Assessments are a crucial first step in your career development process. There are formal assessments and there are self-assessments. I am trained to help you decide which serves your purposes. My goal is to help you identify information about yourself that would lead to exploring jobs that complement your interests and your occupational values.
“Career assessments are tests that come in a variety of forms and rely on both quantitative and qualitative methodologies. Career assessments can help individuals identify and better articulate their unique interests, personality, values, and skills to determine how well they may match with a certain career. Some skills that career assessments could help determine are job-specific skills, transferable skills, and self-management skills. Career Assessments can also provide a window of potential opportunities by helping individuals discover the tasks, experience, education and training that is needed for a career they would want to pursue.”
The Interest Profiler and the Work Importance Locator are two of the O*NET™ Career Exploration Tools, designed by the U.S. Department of Labor’s (DOL) Office of Policy and Research. These assessments help you determine what your strongest work related interests are which will, in turn, help you get a sense of the direction you might like to take with regard to a career.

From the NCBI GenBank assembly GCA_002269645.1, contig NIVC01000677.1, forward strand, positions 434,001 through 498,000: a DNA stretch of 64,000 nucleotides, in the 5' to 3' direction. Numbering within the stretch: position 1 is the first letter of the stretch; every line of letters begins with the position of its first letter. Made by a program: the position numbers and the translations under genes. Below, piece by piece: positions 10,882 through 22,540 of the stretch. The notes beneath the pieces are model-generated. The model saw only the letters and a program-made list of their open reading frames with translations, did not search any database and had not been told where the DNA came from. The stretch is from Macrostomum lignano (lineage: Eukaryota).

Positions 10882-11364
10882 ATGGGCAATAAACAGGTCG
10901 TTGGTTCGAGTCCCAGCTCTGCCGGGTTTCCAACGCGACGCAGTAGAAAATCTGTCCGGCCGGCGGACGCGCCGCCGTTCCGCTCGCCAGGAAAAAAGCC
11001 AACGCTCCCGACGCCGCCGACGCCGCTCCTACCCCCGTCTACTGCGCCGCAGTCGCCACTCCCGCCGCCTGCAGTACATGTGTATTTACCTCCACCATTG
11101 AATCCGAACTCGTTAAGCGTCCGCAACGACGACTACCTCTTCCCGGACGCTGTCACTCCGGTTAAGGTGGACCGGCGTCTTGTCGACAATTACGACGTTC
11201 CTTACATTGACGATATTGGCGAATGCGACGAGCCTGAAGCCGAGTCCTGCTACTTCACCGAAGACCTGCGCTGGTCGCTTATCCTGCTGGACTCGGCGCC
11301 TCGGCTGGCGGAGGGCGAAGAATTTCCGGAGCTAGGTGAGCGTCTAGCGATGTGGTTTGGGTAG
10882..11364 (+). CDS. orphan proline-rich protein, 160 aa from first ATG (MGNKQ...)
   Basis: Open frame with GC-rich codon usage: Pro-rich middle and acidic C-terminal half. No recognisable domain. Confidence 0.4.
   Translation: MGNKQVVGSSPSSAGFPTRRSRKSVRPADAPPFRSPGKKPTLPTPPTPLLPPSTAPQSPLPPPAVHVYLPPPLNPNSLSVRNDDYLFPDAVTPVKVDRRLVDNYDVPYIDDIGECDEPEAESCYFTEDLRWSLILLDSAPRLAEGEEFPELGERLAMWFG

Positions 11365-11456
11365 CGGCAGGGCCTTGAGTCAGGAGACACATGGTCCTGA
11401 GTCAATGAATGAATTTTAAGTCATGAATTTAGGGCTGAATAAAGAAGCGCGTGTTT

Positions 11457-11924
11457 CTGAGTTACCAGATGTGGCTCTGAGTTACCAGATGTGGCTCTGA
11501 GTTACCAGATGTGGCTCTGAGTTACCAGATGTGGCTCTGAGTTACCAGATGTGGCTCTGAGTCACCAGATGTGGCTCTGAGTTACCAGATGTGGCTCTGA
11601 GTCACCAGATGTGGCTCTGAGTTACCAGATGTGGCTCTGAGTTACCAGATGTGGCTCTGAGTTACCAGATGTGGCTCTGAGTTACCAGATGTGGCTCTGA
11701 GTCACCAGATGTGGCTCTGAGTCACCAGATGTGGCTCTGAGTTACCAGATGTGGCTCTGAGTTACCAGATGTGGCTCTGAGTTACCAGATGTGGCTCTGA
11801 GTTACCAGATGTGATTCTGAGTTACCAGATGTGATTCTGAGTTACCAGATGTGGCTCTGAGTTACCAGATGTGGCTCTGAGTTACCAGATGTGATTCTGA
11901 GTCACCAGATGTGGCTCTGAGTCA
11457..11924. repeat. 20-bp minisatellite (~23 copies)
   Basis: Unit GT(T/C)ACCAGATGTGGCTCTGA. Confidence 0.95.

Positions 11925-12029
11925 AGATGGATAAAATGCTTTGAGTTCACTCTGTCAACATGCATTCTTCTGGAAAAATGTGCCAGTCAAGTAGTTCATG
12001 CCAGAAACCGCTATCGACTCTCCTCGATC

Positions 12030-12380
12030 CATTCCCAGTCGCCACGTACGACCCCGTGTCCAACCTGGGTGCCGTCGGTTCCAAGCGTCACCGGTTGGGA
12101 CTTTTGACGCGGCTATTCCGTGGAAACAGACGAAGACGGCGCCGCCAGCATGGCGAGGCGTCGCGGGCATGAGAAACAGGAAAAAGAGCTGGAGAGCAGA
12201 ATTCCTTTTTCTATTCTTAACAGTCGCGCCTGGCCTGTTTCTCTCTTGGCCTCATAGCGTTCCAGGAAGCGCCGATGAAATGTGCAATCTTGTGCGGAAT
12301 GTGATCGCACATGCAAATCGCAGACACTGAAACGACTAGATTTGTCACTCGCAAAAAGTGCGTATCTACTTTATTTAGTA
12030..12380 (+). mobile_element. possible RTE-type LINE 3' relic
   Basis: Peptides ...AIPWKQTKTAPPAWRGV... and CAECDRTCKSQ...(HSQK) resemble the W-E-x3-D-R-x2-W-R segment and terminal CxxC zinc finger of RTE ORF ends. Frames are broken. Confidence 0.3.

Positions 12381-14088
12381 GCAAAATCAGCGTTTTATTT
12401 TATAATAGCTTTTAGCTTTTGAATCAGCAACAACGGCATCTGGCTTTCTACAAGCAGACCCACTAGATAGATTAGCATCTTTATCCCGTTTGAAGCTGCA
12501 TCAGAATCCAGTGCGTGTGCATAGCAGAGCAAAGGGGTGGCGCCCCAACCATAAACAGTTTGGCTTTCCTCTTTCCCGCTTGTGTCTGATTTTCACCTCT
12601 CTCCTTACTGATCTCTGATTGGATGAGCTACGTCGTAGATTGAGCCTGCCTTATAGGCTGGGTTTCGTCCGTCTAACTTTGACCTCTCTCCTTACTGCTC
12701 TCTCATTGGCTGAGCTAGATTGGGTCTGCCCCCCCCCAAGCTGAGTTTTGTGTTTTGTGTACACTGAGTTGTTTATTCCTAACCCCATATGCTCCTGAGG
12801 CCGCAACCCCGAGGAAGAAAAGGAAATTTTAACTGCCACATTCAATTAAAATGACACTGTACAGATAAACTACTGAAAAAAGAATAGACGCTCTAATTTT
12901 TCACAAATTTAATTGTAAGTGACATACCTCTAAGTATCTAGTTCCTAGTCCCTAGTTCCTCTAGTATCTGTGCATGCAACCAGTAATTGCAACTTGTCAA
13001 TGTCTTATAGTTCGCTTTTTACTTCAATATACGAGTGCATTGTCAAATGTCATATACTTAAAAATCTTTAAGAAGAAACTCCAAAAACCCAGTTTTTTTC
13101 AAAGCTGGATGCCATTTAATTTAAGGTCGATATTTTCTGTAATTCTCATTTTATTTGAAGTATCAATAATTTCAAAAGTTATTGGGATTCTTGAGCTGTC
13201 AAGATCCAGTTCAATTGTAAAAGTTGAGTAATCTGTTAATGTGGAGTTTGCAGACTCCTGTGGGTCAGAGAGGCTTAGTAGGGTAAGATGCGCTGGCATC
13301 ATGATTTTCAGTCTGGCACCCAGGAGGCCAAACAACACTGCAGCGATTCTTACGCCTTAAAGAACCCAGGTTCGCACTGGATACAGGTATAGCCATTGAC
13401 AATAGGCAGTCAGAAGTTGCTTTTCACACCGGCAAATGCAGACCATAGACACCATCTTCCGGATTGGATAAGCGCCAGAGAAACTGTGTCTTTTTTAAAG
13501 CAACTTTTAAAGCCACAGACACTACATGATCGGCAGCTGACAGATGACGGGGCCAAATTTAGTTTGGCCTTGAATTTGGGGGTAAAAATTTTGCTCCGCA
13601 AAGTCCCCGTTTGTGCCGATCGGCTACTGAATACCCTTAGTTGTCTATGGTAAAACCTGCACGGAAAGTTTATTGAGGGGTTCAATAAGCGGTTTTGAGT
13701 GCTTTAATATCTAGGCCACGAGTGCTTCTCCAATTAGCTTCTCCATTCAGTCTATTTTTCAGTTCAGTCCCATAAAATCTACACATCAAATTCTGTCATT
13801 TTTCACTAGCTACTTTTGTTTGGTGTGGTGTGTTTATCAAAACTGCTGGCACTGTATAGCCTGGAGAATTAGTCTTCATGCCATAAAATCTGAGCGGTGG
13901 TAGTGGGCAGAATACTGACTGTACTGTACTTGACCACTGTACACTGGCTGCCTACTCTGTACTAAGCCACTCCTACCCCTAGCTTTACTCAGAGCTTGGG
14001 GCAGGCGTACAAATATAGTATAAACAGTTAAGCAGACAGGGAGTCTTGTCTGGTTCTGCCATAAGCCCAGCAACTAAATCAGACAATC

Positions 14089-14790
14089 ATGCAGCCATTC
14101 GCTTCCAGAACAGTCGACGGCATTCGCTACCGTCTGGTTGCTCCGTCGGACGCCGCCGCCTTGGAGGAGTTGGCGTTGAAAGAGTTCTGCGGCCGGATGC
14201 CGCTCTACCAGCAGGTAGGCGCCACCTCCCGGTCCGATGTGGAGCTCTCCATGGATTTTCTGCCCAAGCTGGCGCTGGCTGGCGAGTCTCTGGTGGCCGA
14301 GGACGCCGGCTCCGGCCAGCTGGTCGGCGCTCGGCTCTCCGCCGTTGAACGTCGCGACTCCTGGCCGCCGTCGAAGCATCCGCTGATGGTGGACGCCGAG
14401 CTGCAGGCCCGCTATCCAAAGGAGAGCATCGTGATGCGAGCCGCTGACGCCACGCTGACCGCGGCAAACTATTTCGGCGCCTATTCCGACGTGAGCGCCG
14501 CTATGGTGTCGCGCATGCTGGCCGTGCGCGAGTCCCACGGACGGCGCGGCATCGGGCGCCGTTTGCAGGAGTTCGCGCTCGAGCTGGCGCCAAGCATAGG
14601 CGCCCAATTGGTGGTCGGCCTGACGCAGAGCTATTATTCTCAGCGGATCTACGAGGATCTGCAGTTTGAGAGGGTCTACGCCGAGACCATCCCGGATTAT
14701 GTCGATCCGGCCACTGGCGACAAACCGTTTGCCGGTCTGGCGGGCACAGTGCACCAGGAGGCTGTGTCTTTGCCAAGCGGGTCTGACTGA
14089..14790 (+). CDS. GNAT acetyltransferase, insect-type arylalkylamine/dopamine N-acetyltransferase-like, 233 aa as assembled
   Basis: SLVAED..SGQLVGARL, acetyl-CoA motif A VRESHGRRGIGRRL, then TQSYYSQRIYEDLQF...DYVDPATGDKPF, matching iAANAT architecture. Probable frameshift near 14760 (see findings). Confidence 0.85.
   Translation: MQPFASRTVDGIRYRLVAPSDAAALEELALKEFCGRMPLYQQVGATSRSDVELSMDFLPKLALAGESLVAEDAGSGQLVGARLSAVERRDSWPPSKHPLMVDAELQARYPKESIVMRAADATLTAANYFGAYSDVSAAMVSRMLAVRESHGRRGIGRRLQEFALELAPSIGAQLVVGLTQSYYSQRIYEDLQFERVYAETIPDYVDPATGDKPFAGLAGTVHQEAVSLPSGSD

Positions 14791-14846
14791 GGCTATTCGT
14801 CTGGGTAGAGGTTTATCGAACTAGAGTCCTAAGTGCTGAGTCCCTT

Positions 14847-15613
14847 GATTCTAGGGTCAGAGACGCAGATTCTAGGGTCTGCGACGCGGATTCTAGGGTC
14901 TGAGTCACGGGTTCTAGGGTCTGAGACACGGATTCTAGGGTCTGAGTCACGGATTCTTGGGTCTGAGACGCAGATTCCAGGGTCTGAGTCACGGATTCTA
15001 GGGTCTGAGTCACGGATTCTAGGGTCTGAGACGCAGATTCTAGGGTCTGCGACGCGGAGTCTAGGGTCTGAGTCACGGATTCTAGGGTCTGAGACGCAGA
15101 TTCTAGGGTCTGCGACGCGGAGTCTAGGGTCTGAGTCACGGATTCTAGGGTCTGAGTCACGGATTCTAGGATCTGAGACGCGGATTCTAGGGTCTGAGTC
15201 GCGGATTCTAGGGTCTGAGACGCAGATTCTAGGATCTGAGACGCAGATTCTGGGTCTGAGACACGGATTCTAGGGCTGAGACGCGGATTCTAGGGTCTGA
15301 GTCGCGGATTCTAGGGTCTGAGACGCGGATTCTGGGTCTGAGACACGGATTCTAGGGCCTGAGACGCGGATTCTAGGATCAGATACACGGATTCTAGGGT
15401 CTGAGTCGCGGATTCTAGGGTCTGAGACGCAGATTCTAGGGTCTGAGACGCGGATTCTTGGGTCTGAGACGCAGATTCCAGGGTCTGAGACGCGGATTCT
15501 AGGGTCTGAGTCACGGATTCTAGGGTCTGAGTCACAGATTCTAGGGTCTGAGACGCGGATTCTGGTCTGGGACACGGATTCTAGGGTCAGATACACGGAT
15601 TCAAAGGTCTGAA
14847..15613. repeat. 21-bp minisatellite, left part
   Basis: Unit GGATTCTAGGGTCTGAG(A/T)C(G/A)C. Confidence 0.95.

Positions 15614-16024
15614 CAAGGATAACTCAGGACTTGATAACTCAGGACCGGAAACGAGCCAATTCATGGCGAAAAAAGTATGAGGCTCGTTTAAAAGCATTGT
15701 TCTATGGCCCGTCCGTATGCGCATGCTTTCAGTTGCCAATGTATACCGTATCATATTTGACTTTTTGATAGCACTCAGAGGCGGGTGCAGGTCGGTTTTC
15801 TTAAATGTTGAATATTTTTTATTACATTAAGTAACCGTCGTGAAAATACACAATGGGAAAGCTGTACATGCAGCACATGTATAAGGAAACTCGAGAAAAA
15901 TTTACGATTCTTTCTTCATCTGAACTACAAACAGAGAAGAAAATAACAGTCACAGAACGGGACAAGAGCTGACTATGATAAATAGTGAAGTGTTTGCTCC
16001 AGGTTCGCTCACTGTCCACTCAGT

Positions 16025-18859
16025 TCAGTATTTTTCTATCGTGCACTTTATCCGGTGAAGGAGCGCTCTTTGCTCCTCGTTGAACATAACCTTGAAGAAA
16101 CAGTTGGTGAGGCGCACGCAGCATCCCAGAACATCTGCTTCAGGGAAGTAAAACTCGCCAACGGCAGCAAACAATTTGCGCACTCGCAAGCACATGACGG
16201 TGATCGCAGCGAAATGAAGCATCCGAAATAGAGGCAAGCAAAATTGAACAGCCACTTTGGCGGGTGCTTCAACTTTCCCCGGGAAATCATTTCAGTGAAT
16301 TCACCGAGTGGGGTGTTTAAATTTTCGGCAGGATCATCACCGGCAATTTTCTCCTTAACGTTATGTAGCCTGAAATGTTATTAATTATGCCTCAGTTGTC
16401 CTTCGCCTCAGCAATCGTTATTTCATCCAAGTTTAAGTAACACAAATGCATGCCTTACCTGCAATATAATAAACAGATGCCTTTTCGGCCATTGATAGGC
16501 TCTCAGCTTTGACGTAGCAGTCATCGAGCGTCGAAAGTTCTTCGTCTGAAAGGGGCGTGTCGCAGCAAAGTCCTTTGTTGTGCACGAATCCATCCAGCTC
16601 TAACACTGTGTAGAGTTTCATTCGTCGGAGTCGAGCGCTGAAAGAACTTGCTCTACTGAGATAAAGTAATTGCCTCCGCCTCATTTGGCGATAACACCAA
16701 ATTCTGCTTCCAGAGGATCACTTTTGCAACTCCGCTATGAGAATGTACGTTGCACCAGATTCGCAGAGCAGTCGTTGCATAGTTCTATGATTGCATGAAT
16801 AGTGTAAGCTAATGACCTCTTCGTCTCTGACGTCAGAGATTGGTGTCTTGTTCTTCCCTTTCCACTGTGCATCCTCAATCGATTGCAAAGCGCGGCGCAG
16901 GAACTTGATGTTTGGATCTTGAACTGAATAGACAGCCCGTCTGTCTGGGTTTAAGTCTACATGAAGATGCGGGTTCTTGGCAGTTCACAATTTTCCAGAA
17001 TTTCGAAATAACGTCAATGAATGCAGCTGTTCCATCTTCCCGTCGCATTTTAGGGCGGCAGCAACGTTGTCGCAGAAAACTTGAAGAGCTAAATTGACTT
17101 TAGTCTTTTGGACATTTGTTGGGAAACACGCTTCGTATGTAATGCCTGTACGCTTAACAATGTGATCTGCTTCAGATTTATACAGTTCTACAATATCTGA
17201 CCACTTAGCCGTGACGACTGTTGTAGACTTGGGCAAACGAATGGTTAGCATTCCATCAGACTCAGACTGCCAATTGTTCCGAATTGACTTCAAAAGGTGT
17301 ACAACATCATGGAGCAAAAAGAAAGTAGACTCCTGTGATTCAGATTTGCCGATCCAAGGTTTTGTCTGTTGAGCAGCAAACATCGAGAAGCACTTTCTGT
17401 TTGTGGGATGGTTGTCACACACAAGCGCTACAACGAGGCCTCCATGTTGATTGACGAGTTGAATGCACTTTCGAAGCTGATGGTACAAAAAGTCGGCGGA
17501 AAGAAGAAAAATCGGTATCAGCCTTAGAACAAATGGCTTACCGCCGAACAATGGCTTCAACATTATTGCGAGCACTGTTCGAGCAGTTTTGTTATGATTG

The Interest Profiler asked you to define what sorts of jobs interest you and the Work Importance Locator assessed what characteristics you would look for in an “ideal” work environment. The Interest Profiler is based on John Holland’s theory of vocational personalities and corresponding work environments which states that “the better the match between the two, the more satisfied the person will be with their job.” The premise is that, if you find a job that reinforces your values and your interests, then there is a better chance that you will find that job rewarding and satisfying. The Work Importance Locator was developed after more than 40 years of research by Dr. Rene Dawis and L.H. Lofquist who created the “Theory of Work Adjustments.”
These two tools go hand-in-hand to give you well-informed options. They also can provide you with an awareness of what jobs wouldn’t suit you because you might find them challenging/not rewarding based on your preferences.